Is your business changing fast enough for continued success?
If a business doesn’t change, then sooner or later it’s left behind…overtaken by its competitors. So, change is necessary for a business to survive and grow.
People with Authority can force change upon subordinates within their business, but when subordinates don’t understand the need for the change or how it will affect them personally, they typically go into ‘self-protection mode’ and try to keep the status quo, either overtly, or more insidiously, covertly. So, change isn’t always welcomed with open arms.
Effective leaders don’t need to rely on hierarchical authority. They earn trust and they lead so that others will follow. Importantly, they remove barriers to change.
Common barriers to change are:
- people don’t see the need for change. They have a false sense of security because things are going ‘ok’ or ‘well’ and they don’t see the inherent risk of not So, they become complacent;
- they’re in their comfort zone, afraid of the risks that change may introduce; afraid of making mistakes;
- they can’t see the benefits the change can bring, because those benefits are outside their current sphere of experience. Simply put, they don’t know what they don’t know, and so they don’t know how much it’s actually costing them to ‘do nothing’;
- they don’t know WHAT to change to, or HOW to make the change.
As business mentors and change agents, we see these factors play out time and time again, and they need to be addressed from both logical and psychological stand-points.
To make people more comfortable with moving forward, the key questions they need answered are:
- “Does it really work?”
- “Will it work for me?”
- “Do I trust you (the leader or change agent)?”
If you think about it, each of these is about the person understanding, assessing and trying to minimize risk to themselves personally and to the business. To minimize their perceived risk, we recommend three things:
- Demonstrate how it works – for example, by some form of physical demonstration, logical model, or experiential learning event;
- Use case-studies and ‘social proof’ – that is, show them that it works for other people who are just like them and in similar situations. For example, in engaging with various businesses, we typically use case studies and video testimonials from other clients (with their permission of course). This not only confirms that it works, but also helps build trust.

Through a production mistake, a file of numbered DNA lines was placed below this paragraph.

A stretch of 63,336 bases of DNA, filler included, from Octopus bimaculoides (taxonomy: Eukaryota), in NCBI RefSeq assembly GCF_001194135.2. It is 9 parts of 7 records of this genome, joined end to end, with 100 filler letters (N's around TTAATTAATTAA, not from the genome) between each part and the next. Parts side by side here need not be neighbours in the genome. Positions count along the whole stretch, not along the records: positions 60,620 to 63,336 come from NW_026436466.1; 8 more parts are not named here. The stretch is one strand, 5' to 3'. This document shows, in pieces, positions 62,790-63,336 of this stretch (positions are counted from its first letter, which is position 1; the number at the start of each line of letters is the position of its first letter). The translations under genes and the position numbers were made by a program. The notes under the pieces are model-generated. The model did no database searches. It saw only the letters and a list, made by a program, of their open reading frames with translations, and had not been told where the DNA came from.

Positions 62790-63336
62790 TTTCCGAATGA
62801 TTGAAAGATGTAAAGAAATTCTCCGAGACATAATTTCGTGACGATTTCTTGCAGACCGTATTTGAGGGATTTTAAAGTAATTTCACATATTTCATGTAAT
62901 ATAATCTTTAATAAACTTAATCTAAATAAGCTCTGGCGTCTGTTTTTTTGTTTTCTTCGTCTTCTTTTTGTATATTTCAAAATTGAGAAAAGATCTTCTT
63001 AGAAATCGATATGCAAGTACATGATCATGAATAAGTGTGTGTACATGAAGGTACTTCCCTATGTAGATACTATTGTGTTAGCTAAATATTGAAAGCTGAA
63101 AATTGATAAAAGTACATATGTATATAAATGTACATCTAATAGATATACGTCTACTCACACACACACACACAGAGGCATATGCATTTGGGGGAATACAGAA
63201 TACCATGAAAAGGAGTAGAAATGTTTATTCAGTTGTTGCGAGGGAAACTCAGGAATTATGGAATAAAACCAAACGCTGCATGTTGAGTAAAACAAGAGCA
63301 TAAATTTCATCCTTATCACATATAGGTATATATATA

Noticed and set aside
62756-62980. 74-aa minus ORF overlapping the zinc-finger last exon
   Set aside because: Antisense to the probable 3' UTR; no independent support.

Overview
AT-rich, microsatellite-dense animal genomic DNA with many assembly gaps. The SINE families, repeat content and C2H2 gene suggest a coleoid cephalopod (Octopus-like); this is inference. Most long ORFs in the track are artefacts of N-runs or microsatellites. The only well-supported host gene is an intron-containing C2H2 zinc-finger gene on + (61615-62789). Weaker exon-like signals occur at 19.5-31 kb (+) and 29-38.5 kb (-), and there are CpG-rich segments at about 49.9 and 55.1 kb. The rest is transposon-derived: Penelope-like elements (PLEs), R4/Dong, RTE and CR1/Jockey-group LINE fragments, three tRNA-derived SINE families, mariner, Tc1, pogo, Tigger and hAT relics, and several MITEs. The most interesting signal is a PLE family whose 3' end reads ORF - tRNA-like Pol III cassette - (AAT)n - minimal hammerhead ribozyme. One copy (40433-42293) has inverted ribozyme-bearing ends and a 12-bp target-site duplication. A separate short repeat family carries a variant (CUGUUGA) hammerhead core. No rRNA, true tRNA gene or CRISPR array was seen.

- Build trust by going at a pace that is ambitious yet not too uncomfortable for the individuals concerned. That means we take baby steps where necessary, so that the individual sees there is minimal risk while they make progress. The results that they experience builds confidence and gives them a taste of what could be, while trust is developed at the same time. As their confidence, certainty and trust increases, so can the pace of change.
We’ve been doing this a long time now, and we find it works pretty well. As a leader in your business, if you haven’t tried this approach, give it a go. You might be surprised at how much more accepting of change some of your people may become. A key point is don’t just expect that people are ready and willing to change—you need to get them ready. We liken it to the saying, ‘When the student is ready, the teacher will appear’.
There’s more to it of course. Sometimes the importance and urgency for change is so intense that you don’t have the luxury of taking baby steps. None the less, if the leader already has the trust of his or her people, then the change will be more readily supported and more effectively implemented.
Getting past resistance is one thing, but if you really want to make headway, you need to be engaging the hearts and minds of your people to help drive the changes. That’s where much of the psychology comes in—getting people to take ownership of the change and pride in the outcome. We like to call it ‘Getting your people on the Change Train’.
If you’re ready and interested in learning more, check out our Performance Upgrade Accelerator Program, where we go into more depth, outlining a tried and proven 8-Step Process for Successful Change.